As physical scientists we tend to think of ourselves as rational creatures. We pride ourselves on our skepticism and our nullius in verba approach to scientific questions. Many people are familiar with the works of Carl Sagan, Richard Feynman, and Martin Gardner. The vague platitudes of astrology and the self-delusion of television psychics are not for us. However, scientists such as ourselves are not immune to self-delusion, and even the brightest among us can fall prey to the substitution of wishful thinking for rigorous logic when the science points to conclusions that uncomfortably conflict with our world view.
The tale told by Naomi Oreskes and Erik M. Conway in their book, “Merchants of Doubt: How a Handful of Scientists Obscured the Truth on Issues from Tobacco Smoke to Global Warming,” should be read by all scientists because we need to be reminded that we too are susceptible to the comforts of pseudoscience. The authors illustrate not only that some researchers have used their talents to obfuscate and deny, but that they can be extremely good at it. Indeed, some of these “merchants of doubt” have been so successful that it now appears possible for me, as a physicist, to have a lucrative second career as a professional denier. How did this come to pass? And what are the fault lines in our thinking that have allowed some extremely smart people to profess to believe some very dumb things?
If one surveys the reams of pseudoscience floating around on the Internet, it is obvious that some fields of science are more prone to having their results abused than others. In the case of a snake-oil salesman peddling quack medicine, it is clear that the distortion is driven by a narrow financial interest. But more often the propensity appears when some kinds of science threaten closely held ethical, cultural, or political beliefs.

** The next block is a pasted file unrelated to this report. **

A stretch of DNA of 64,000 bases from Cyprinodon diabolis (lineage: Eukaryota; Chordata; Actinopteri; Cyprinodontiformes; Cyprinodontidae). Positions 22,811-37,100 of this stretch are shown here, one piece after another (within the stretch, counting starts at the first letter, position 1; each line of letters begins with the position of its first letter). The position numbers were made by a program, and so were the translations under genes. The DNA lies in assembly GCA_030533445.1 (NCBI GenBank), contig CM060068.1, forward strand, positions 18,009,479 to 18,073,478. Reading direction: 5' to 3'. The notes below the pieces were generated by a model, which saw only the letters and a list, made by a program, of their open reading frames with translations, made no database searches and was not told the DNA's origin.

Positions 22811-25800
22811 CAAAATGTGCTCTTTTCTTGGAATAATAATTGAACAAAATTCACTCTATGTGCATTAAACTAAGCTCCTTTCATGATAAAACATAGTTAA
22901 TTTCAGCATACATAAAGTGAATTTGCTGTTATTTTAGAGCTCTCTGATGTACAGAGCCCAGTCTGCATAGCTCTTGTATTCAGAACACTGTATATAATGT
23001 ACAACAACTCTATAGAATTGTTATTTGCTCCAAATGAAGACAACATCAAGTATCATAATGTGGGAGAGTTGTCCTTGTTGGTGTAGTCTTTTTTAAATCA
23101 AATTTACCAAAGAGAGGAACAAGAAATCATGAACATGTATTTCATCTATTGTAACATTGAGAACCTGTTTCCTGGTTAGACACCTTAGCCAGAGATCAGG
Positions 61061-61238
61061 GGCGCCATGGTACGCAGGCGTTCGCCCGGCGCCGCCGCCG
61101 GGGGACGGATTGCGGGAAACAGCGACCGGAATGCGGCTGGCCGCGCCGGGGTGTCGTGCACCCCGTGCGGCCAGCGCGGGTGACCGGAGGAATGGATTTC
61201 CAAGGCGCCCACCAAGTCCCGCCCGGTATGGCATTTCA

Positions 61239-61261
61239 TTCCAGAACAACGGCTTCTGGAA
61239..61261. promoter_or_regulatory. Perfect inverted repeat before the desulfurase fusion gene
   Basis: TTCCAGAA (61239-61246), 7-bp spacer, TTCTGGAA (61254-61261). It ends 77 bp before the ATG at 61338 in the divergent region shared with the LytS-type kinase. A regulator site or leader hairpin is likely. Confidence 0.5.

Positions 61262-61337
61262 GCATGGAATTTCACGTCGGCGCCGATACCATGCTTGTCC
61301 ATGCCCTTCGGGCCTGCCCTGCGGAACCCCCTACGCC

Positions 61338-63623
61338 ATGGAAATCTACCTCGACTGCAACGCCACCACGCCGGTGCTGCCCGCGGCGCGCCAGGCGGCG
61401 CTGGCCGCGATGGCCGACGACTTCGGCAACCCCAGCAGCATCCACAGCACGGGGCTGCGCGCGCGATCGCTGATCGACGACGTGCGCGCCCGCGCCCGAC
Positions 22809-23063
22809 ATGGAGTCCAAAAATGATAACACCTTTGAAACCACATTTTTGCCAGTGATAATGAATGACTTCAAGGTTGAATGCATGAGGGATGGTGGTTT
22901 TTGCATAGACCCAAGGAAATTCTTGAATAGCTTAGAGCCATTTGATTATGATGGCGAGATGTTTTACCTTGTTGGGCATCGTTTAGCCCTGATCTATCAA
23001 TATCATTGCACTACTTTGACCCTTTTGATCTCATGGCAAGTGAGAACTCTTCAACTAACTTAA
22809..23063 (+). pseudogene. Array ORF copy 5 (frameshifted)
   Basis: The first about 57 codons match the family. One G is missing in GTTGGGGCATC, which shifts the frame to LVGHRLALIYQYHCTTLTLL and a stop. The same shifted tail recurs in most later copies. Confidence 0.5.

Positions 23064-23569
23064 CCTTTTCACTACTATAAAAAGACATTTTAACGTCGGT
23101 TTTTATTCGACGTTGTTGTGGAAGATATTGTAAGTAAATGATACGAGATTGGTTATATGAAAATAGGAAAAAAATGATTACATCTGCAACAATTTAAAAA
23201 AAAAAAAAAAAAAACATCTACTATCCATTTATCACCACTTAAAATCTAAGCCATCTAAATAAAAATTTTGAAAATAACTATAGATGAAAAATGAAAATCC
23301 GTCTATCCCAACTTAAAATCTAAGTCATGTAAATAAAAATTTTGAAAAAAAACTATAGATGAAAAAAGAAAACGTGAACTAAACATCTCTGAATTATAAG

These differ among different communities, and so the field of science that is abused also varies. For instance, the rejection of evolution by natural selection has a powerful constituency in parts of the U.S., but the topic barely raises an eyebrow in Europe. Conversely, the often-times antiscientific campaign against genetically modified food in France draws on the local cultural affinities to the terroir and to a latent anticorporatism that is completely alien to most Americans. It is not that religious people in Europe or food lovers in the U.S. are unaware of these issues, but the perception of a threat from the science may not be widely shared even among people who have similar beliefs.
The pattern of antiscientific tactics by the merchants of doubt is often constant across many different topics, the authors write. Frequently, personal attacks against individual scientists are used in lieu of addressing the substance of their conclusions. Cherry-picking of single outliers to counter well-supported general results is common. The elevation of caricatures of the real science as straw men to knock over is ubiquitous.